- Associated Press - Sunday, October 19, 2014

MILWAUKEE (AP) - A report says a Milwaukee police officer who killed a mentally ill man in a downtown park likely is the first Milwaukee officer fired as a result of a fatal on-duty shooting in at least 45 years.

Even the two officers who’ve been criminally charged in fatal shootings since 1968 were not fired from the department, the Milwaukee Journal Sentinel reported Sunday (https://bit.ly/1sZtaPl ).

Officer Christopher Manney killed Dontre Hamilton in Red Arrow Park on April 30. Police Chief Edward Flynn fired Manney last month. He said Manney didn’t use excessive force in shooting Hamilton 14 times. Instead, Flynn said, Manney was fired because didn’t follow department rules in the moments before the shooting, resulting in a struggle that left deadly force as the only option.

Both Manney and Milwaukee police union President Mike Crivello said it was “unprecedented” to fire an officer for that reason.

The incident began when workers at a nearby coffee shop called police to complain about Hamilton sleeping in the park. Instead of following his training about how to deal with emotionally disturbed people, Flynn said, Manney came up behind Hamilton, placing his hands under Hamilton’s arms and on his chest in what the chief described as an “out of policy pat-down.” He said the officer had no reason to before the confrontation that Hamilton was dangerous.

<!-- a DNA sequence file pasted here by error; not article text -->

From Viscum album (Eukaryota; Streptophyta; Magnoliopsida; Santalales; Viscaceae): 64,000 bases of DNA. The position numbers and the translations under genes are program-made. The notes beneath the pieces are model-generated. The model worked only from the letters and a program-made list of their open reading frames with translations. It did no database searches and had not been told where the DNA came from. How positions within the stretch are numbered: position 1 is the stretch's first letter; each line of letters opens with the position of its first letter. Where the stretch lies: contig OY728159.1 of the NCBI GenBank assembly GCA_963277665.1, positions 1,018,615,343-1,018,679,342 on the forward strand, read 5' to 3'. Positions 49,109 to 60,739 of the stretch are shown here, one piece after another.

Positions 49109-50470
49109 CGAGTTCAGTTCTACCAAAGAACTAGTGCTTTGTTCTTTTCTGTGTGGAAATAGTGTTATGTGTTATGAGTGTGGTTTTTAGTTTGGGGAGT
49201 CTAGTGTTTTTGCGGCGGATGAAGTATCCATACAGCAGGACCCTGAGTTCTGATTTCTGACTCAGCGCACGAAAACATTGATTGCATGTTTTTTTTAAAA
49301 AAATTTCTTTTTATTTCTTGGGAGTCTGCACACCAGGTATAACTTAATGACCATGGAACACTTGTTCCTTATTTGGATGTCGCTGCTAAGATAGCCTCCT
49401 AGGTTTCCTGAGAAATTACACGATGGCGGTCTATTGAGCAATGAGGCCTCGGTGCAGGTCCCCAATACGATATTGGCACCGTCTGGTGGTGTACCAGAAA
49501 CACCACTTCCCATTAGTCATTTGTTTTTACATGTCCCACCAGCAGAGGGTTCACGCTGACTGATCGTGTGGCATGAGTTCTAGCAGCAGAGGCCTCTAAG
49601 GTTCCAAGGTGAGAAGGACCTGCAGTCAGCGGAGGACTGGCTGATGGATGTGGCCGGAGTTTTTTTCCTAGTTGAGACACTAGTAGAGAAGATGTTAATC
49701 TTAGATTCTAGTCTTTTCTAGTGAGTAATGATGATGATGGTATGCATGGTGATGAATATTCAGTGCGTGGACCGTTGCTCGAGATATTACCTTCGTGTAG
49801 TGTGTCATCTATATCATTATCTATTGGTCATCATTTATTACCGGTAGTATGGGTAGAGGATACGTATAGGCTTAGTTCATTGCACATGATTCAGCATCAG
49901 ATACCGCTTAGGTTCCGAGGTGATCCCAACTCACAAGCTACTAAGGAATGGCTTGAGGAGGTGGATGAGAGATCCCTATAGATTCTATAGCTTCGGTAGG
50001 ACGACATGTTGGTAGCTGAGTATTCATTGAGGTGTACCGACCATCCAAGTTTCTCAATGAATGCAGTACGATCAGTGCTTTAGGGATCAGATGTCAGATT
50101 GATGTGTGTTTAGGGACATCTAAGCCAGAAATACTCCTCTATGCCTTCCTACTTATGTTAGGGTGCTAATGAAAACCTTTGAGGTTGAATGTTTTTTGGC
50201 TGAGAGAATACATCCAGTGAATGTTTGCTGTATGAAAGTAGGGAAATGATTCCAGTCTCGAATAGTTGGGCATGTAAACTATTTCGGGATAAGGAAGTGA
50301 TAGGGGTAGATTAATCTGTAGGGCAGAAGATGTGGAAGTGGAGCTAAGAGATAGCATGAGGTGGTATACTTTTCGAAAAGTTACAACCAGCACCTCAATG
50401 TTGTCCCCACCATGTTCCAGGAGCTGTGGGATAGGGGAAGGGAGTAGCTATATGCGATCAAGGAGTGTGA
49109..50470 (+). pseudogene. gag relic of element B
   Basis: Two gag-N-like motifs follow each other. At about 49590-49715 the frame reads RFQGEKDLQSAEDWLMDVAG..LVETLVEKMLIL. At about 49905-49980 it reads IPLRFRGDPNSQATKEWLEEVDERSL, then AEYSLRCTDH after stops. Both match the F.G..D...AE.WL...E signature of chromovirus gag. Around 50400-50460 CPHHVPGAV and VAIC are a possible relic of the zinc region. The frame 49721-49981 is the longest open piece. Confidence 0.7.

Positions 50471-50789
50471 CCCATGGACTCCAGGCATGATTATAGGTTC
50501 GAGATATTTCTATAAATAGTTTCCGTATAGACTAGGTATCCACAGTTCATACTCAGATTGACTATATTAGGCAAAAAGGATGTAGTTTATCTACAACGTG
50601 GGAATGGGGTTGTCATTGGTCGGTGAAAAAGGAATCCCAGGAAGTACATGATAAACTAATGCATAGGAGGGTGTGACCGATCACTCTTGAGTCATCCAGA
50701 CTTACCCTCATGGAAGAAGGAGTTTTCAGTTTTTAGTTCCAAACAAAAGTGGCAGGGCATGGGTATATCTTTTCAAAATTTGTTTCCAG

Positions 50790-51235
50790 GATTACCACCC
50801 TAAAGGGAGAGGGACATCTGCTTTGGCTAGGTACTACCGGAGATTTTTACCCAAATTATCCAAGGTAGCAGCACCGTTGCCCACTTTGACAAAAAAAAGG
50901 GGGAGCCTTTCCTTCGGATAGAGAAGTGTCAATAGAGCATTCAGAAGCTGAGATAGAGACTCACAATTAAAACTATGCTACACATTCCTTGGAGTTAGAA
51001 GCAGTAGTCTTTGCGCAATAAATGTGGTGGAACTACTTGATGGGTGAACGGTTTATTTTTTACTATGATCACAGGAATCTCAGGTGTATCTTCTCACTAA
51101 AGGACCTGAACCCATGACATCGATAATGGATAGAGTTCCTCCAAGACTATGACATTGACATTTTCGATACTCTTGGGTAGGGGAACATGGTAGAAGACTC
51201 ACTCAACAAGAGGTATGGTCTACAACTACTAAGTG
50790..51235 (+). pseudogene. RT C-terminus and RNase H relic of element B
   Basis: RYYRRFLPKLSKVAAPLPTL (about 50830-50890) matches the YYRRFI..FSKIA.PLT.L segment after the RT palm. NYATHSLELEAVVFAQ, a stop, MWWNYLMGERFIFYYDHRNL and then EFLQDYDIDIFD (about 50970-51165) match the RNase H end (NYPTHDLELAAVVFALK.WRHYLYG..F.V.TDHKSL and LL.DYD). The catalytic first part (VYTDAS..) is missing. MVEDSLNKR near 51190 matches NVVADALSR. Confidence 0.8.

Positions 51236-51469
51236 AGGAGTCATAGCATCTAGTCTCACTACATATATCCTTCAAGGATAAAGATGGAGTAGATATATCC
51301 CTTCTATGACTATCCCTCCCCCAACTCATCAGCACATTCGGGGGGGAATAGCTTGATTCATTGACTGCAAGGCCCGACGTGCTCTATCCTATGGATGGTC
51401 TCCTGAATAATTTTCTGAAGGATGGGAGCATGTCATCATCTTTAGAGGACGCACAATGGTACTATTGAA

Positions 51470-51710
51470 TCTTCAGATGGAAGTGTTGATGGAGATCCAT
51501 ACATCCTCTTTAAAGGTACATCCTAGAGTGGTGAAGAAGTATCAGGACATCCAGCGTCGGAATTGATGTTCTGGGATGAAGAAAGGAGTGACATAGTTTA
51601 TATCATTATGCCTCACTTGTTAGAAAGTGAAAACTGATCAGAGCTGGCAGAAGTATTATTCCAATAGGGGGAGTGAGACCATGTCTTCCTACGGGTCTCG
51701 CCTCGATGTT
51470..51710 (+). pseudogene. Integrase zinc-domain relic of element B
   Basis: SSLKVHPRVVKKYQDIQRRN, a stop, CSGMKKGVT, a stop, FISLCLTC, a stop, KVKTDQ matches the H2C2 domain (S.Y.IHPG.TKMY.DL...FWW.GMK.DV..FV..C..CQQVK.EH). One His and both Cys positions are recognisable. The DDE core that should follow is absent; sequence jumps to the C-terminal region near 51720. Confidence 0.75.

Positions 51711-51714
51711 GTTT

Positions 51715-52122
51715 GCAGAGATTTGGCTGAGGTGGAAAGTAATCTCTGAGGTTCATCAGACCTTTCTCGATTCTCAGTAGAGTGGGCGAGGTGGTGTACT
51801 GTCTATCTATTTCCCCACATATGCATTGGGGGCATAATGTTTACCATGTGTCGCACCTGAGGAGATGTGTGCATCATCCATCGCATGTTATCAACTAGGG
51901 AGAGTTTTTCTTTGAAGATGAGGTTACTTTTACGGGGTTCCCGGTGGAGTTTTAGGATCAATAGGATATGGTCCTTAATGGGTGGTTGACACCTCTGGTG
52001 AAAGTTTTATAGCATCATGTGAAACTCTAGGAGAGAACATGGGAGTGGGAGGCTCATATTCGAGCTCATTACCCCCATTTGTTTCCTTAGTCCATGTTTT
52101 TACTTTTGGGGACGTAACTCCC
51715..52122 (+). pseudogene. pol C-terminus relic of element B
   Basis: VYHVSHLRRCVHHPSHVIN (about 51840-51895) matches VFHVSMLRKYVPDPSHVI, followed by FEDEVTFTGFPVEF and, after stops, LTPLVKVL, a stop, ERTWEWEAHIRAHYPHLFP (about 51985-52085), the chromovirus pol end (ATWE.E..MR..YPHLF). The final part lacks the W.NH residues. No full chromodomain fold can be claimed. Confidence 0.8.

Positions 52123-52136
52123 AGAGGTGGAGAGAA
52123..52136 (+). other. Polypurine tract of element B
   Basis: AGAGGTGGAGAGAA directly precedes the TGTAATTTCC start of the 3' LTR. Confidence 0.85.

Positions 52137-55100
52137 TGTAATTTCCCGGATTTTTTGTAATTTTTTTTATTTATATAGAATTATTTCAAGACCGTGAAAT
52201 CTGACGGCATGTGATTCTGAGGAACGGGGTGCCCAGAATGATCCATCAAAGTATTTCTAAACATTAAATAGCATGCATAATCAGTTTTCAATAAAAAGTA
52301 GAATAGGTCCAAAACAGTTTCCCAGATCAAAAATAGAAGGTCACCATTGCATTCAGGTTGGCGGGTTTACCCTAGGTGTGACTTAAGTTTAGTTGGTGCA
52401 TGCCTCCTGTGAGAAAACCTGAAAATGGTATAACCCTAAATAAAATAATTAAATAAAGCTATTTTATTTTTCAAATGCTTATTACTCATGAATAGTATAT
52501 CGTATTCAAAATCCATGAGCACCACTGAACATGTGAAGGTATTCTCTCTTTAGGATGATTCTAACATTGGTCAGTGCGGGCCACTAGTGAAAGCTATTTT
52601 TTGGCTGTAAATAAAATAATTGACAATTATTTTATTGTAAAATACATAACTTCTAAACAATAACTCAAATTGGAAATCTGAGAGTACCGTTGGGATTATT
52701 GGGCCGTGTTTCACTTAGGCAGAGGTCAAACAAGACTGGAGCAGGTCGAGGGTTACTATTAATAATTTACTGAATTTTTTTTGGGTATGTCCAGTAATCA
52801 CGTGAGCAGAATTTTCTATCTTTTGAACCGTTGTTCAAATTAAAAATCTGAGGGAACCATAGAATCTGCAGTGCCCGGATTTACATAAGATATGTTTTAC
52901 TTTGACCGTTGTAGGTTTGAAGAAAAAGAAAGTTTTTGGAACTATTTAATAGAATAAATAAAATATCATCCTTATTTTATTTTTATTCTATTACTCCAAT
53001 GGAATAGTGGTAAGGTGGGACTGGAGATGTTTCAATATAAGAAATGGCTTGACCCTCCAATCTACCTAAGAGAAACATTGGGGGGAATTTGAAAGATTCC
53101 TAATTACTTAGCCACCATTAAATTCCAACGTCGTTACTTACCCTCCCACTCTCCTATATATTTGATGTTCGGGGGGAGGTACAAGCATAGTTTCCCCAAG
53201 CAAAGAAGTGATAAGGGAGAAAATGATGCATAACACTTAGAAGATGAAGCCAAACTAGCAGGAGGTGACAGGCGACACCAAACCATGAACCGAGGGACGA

Flynn’s decision came amid heightened scrutiny of officer-involved shootings nationwide, sparked by protests in Ferguson, Missouri. In Wisconsin, Hamilton’s death is the first to be investigated under a new law that requires an outside agency to lead the criminal review of any officer-involved death.

District Attorney Jon Chisholm has not decided whether to charge Manney. He has said he was seeking opinions from outside experts on the use of force before reaching a decision.

“The D.A. is likely most strongly looking at self-defense,” said Daniel Blinka, a Marquette University law professor and former Milwaukee County assistant district attorney. He said that’s because, at the time the fatal shots were fired, Hamilton had grabbed Manney’s baton and hit him in the neck with it.

Blinka, who stressed he had not had any contact with prosecutors about the case, said police officers are held to the same self-defense standard as anyone else. He said the key is whether an individual had a reasonable belief that his or her life was in immediate danger and that deadly force was necessary.

Manney has applied for duty disability, saying the shooting and its aftermath resulted in severe post-traumatic stress disorder. If approved, his retirement - which would include about 75 percent of his salary, tax-free - would take precedence over his dismissal because he applied two days before he was fired.


Information from: Milwaukee Journal Sentinel, https://www.jsonline.com

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